I love summer and the warm temperatures that allow me to spend time outside with my family. But I also know that with summer comes hurricane season, which officially begins June 1. While we live a couple of hours away from our beautiful coast, high winds and heavy rain from the outer bands of a hurricane can still bring down trees and power lines in our communities.
I will forever remember 33 years ago this September when Hurricane Hugo made a turn in Charleston and came through our service territory. I was still in college, but some of our veteran linemen remember that service was disrupted for over two months for some members.
Researchers predict this year’s Atlantic hurricane season could bring about nine hurricanes. While we don’t know if this will come true, we can plan so that we have the resources to weather those storms. Below, I have listed how you can prepare now:
- Stock your pantry with nonperishable food—canned goods, energy bars, peanut butter, water, and other essentials.
- Confirm that you have adequate sanitation and hygiene supplies such as disinfecting wipes, soap, and toilet paper.
- Ensure your first aid kit has pain relievers, bandages, and other medical essentials, and make sure your prescriptions are current.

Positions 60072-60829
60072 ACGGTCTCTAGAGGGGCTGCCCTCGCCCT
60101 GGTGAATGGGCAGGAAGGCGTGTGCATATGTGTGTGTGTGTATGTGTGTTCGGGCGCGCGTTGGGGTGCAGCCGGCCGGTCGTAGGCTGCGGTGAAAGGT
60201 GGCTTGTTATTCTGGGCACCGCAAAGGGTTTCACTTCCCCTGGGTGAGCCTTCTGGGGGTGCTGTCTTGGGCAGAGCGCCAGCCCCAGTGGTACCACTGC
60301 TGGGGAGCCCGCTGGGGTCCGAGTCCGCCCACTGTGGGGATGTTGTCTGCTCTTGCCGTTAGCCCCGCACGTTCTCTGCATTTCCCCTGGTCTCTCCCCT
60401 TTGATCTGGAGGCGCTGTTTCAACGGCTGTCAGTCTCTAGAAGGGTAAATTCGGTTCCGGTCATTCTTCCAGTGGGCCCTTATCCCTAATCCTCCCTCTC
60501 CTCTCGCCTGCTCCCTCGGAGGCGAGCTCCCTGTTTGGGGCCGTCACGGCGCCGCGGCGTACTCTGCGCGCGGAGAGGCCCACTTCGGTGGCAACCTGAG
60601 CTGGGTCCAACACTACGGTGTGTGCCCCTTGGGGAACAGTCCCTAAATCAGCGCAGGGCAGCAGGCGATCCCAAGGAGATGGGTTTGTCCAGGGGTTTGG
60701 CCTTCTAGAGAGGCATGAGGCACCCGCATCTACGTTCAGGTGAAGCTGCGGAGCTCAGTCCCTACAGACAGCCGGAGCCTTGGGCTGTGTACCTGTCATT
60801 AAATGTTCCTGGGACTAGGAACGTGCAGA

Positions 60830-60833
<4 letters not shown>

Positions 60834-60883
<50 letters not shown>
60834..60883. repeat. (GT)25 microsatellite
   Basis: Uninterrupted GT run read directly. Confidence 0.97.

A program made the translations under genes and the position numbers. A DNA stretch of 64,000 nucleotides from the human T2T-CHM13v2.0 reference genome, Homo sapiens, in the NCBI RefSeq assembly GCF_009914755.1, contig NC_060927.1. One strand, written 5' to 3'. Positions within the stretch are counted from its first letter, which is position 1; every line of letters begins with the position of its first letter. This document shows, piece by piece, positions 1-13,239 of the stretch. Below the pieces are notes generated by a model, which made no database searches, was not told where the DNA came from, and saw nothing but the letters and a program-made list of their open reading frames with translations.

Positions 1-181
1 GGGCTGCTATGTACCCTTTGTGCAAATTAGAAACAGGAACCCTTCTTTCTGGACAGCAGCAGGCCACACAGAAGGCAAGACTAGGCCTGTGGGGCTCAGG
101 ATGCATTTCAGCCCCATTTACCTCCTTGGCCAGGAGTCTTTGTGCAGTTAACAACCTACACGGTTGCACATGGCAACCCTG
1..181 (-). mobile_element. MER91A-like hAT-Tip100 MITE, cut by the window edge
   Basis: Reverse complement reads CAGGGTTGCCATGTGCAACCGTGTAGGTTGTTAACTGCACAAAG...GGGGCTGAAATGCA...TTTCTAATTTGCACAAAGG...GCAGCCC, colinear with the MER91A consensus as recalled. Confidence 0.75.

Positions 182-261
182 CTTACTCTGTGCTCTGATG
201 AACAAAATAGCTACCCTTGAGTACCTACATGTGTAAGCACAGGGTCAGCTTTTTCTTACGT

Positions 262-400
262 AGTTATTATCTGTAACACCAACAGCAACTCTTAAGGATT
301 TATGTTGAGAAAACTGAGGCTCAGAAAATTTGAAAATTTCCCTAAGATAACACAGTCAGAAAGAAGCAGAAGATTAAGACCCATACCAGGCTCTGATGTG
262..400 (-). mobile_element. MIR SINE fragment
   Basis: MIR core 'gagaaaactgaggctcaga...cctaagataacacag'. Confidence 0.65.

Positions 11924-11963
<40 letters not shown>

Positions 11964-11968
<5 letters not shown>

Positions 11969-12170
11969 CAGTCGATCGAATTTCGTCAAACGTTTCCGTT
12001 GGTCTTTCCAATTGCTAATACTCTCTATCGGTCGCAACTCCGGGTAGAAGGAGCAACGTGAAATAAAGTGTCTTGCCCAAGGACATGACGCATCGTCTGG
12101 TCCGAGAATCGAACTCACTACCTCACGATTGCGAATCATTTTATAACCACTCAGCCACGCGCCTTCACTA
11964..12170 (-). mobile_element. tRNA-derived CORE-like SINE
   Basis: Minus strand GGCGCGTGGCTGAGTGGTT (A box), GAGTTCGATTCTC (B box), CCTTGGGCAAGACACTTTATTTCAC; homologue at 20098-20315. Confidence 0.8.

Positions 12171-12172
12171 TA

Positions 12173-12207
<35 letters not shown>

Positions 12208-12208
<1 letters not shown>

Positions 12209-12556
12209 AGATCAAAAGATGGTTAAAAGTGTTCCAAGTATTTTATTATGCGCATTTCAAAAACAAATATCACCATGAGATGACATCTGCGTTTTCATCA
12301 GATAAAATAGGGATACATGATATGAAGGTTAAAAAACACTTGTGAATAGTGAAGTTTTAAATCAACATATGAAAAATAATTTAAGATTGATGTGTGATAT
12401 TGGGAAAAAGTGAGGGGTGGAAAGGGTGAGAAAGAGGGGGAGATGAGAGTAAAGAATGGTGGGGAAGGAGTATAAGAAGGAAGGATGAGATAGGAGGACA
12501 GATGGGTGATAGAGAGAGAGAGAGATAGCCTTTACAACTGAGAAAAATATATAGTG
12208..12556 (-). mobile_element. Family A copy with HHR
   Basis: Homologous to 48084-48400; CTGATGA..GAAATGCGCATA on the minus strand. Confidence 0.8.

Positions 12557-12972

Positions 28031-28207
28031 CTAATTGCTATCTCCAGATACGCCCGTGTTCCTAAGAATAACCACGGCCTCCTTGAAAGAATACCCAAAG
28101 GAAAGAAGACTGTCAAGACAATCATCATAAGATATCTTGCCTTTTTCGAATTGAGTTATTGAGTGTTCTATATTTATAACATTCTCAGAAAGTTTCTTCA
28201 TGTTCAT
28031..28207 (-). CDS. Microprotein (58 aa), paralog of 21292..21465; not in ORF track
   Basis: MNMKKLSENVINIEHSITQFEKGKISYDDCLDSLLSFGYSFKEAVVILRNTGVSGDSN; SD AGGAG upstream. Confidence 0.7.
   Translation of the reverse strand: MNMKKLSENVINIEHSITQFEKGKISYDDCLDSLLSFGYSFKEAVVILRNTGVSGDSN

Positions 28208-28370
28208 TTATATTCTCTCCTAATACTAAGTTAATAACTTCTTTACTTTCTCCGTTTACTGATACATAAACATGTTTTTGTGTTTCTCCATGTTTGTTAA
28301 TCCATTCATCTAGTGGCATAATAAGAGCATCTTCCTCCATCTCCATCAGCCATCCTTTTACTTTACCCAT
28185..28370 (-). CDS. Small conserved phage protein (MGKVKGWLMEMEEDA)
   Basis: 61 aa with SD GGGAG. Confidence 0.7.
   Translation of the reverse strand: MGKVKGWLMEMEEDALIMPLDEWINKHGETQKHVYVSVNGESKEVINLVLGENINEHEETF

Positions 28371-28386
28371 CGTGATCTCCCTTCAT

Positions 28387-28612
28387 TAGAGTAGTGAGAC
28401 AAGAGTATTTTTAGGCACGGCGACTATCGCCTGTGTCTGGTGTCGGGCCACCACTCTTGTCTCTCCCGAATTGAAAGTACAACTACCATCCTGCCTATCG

- Gather basic household items you will need, including flashlights, batteries, a manual can opener, and a battery-powered radio or TV.
- Organize emergency supplies so they are together in an easily accessible location.
Safeguard your home
If a severe storm such as a hurricane is expected, you may need to take steps to safeguard your home. Shutter windows and secure exterior doors. Fully charge cell phones, laptops, and devices. If you plan to use a small generator, make sure it’s rated to handle the amount of power you will need, and always review the manufacturer’s instructions for safe operation.
During a prolonged outage
In the event of an outage, turn off appliances, TVs, computers, and other sensitive electronics. This will help prevent damage from a power surge and overloading the circuits during power restoration. If using a small household generator, consider using LED holiday lights to illuminate a living area. Solar lights also work if they receive sunlight during the day for charging.
During thunderstorms, use battery-powered TVs and radios. Keep away from windows and listen to local news or a NOAA Weather Radio for emergency updates. You can also check Lynches River’s Facebook page or website for restoration updates.
After the storm, avoid downed power lines and walking through flooded areas where power lines could be submerged. Allow ample room for our utility crews to safely perform their jobs, including on your property.
Power in planning
Planning for severe storms or other emergencies can reduce stress and anxiety caused by a weather event and lessen the impact of the storm’s effects. Act today because there is power in planning.